Nash comes across mostly as I’d always imagined him — by far the most decent of CSNY as a person, though not overburdened with a sense of modesty — I lost count of the times he praised the insight and beauty to be found in his own songs.
The story he has to tell about his own life is so exactly the same as his contemporaries that one could almost write it without actually knowing anything about him. The impoverished childhood (with every “grim up North” cliche imaginable, right down to his dad going to prison and saying “you’re the man of the house now”), copying the Everly Brothers with his best mate at school, pop stardom with fun pop songs, taking dope and wanting to grow as an artist, leaving the schoolmates and first wife behind, hanging out in California with other “serious artists”, everyone taking too much cocaine and being a complete arsehole to each other, then second marriage and stability.
But where, for example, Ray Davies’ autobiography manages to capture much the same sequence of events with wit and insight, Nash’s book reads like it was written by a bright fifteen-year-old, and is all simple declarative sentences. The only real colour or character in the writing comes when one cringes at the repeated hippyisms (money is always “bread”, dope smoking is always “smokin’ it”, and so on).
The book is no doubt useful for discovering more about Nash’s life, but there’s little deep insight into the work, or into the events that he lived through. Disappointing.
It’s almost impossible to say anything sensible about Borges in the short confines of a GoodReads review (I plan to write a longer piece, to be called “Andrew Hickey, Author of Borges”, on my blog at some point…)
Suffice to say that without Borges, literature — and thought itself — would have been unimaginably different after 1940 or so. Long before I grew aware who Borges was in my late teens, I was already living in an imaginative world Borges created.
Borges is that rare thing — a “literary” writer who is an unalloyed pleasure to read. In fact, the pleasures of reading Borges are often on the lowest level imaginable — Borges sometimes triggers the same part of my brain that responds to roleplaying sourcebooks — though more often the pleasure one gets is more akin to that of a good late-Victorian or Edwardian Gothic story by M.R. James, Dunsany, or Machen.
But Borges’ concerns are more philosophical than theirs, and consequently his work has much more bite. I don’t think it an exaggeration to say he is to literature what Russell was to philosophy, Godel was to maths, or Welles to film.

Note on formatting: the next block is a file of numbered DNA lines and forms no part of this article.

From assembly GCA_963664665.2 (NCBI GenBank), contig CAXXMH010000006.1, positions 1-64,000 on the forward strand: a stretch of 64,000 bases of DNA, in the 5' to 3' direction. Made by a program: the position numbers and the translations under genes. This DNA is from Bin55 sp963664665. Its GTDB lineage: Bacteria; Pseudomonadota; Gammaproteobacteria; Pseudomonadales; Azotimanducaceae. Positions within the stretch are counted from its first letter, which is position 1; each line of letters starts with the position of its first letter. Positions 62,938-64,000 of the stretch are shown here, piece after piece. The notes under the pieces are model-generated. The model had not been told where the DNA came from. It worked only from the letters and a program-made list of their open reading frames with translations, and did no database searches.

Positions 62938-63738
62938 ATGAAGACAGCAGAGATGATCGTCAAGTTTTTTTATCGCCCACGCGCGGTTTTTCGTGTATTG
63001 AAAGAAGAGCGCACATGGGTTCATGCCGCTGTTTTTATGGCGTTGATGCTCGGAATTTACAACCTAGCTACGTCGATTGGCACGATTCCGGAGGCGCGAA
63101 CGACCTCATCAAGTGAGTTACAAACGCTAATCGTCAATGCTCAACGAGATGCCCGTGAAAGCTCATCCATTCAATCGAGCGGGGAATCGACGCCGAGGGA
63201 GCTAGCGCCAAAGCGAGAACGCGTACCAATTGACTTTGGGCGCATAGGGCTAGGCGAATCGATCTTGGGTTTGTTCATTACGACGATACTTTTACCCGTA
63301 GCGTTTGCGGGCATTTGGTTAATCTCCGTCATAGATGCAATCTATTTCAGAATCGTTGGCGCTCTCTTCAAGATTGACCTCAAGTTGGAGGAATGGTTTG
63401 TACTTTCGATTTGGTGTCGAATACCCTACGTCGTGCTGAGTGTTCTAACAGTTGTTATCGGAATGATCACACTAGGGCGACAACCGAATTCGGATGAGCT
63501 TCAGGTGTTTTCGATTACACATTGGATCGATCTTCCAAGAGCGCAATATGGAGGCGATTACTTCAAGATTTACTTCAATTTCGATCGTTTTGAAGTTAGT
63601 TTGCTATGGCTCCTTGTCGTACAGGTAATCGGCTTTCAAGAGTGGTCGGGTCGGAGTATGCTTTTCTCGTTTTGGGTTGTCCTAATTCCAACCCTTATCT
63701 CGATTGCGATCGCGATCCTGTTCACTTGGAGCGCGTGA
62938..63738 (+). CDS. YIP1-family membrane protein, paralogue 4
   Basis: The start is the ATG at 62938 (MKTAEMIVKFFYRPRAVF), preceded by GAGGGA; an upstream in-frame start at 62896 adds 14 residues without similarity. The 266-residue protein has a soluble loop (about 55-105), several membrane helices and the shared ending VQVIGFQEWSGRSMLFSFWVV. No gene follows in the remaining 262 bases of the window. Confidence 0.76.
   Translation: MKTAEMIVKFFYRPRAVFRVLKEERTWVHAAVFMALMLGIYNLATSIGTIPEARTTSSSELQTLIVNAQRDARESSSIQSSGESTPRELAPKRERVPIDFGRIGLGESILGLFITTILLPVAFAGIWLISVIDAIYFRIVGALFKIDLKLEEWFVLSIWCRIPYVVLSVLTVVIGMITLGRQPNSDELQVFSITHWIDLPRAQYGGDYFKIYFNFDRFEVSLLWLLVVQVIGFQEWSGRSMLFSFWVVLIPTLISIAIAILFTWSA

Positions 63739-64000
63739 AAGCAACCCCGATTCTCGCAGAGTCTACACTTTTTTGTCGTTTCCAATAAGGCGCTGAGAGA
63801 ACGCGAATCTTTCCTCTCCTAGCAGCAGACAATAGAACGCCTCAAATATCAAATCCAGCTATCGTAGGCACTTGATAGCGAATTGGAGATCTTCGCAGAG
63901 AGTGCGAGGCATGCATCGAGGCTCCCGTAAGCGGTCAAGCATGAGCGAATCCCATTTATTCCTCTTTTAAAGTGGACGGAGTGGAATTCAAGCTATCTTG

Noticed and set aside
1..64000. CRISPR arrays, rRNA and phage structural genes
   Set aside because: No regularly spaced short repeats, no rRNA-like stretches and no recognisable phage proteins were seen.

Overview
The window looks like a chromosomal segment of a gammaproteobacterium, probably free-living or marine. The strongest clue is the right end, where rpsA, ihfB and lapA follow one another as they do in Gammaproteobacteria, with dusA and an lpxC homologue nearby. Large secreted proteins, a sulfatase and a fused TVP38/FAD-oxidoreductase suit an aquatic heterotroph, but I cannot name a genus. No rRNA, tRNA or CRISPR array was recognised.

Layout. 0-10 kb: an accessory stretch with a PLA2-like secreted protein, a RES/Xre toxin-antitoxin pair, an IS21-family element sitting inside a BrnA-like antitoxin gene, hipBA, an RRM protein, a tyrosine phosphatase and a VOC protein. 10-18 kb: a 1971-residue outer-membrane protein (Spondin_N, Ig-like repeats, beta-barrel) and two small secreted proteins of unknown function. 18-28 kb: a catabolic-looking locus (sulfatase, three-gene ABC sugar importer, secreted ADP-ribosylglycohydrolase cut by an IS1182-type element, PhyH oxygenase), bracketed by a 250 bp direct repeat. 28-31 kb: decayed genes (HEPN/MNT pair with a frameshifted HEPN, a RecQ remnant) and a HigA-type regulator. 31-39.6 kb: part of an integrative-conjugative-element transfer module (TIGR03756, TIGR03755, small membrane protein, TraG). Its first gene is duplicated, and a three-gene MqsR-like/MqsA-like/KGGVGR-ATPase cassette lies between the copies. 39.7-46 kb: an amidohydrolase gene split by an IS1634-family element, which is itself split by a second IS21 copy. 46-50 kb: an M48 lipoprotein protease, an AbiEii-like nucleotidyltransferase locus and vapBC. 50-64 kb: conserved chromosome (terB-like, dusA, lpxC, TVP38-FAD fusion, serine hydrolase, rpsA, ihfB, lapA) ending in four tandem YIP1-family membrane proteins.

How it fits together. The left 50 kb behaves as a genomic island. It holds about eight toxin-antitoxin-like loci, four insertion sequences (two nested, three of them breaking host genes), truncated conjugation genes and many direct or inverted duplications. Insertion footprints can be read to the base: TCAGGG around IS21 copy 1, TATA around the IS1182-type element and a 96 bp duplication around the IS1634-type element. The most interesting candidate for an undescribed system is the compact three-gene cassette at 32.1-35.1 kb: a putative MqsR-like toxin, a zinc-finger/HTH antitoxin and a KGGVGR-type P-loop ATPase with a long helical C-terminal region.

Certainly the concerns in the first half of this short book are very similar to theirs. In that half (which contains at least four of the finest stories ever written — Tlon, Uqbar, Orbis Tertius; Pierre Menard, Author of Quixote; The Library of Babel; and The Garden of Forking Paths) Borges mostly uses the form of the literary essay, but writing about nonexistent books and authors, to deal with questions of authorship, the distinction between imagination and reality, and the distinction between signifier and signified:
“The composition of vast books is a laborious and impoverishing extravagance. To go on for five hundred pages developing an idea whose perfect oral exposition is possible in a few minutes! A better course of procedure is to pretend that these books already exist, and then to offer a résumé, a commentary. Thus proceeded Carlyle in Sartor Resartus. Thus Butler in The Fair Haven. These are works which suffer the imperfection of being themselves books, and of being no less tautological than the others. More reasonable, more inept, more indolent, I have preferred to write notes upon imaginary books.”
The second half is, to my mind, weaker (though this is a relative, not an absolute, weakness). In this, Borges mostly writes more conventional stories, all based around themes of sacrifice and betrayal, but also with the idea that all people are really one. If we are all really one, then was Judas also Jesus? This, and variants (was Brutus also Caesar?) is the theme of the second half, explicitly in Three Versions of Judas and implicitly in the other stories. To me, this is a less interesting question than those dealt with in the first half, and the more straightforward style less interesting than that of the essays, but objectively there’s still much of value in there.